Even the most nutritionally conscious of us find the most amazing ways to rationalize eating crap during the holidays.  As I type this I am indulging in sweet potato pie with that aresol whipped cream, a tall glass of super rich egg nog with a healthy dose of Sailor Jerry, and a plate full of my mother’s famous apricot turnover cookies.  Yes, I will eat it all, before I finish typing this.

What will follow this debauchery will be a non stop churning and burning that no amount of Tums can sooth as well as me claiming exclusive rights to one of their bathrooms until I leave to head home next week.  In other words, I will pay for my sins.  I indulge well aware of the penalty however my human dysfunctions will allow me to do so repeatedly for this entire week.  Our dogs however do not have the same access to health blogs explaining where all those excess calories will be stored nor do they have the awareness to know what will happen to their colons if they were to enjoy the same horrendous assortment of holiday delights.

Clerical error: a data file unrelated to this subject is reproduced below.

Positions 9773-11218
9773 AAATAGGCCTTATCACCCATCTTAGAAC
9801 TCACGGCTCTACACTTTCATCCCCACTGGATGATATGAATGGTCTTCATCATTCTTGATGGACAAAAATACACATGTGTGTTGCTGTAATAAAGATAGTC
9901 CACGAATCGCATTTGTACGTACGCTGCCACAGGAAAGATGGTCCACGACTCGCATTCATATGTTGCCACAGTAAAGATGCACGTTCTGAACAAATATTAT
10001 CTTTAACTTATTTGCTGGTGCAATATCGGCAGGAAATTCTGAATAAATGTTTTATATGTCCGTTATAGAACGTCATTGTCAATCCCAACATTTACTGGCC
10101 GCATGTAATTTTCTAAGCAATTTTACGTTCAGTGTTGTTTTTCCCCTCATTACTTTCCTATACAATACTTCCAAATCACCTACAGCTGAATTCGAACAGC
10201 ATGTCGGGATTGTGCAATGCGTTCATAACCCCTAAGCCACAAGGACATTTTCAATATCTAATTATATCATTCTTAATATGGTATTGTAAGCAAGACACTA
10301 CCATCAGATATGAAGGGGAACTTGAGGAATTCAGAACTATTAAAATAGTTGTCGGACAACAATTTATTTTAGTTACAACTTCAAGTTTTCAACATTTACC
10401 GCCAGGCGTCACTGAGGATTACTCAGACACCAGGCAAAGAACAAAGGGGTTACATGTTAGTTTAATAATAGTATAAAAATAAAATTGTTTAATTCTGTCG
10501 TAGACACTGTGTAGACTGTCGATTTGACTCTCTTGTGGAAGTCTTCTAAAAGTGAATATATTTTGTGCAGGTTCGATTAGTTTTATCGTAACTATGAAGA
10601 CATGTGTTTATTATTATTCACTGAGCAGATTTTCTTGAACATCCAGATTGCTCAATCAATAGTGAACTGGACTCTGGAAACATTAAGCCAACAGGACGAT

A healthy dog will eat whatever is put in front of them, good or bad.  When you put a plate of holiday leftovers in front of your pet, they will eat it with enthusiasm.  I highly doubt you will have the same enthusiasm when cleaning the vomit and diarrhea from the carpet several hours later.  Nevermind the clean up, think about the discomfort your dog is in when their stomachs turn inside out.  YOU did that to them.  Even worse is the perfectly housebroken dog who simply cant contain the explosive diarrhea that is about to detonate all over the kitchen.  Imagine the anxiety you are causing them as they struggle to contain the dynamite within?  YOU did that to them.  You are not “treating” them to a special treat, you are giving them a one way ticket to discomfort and illness.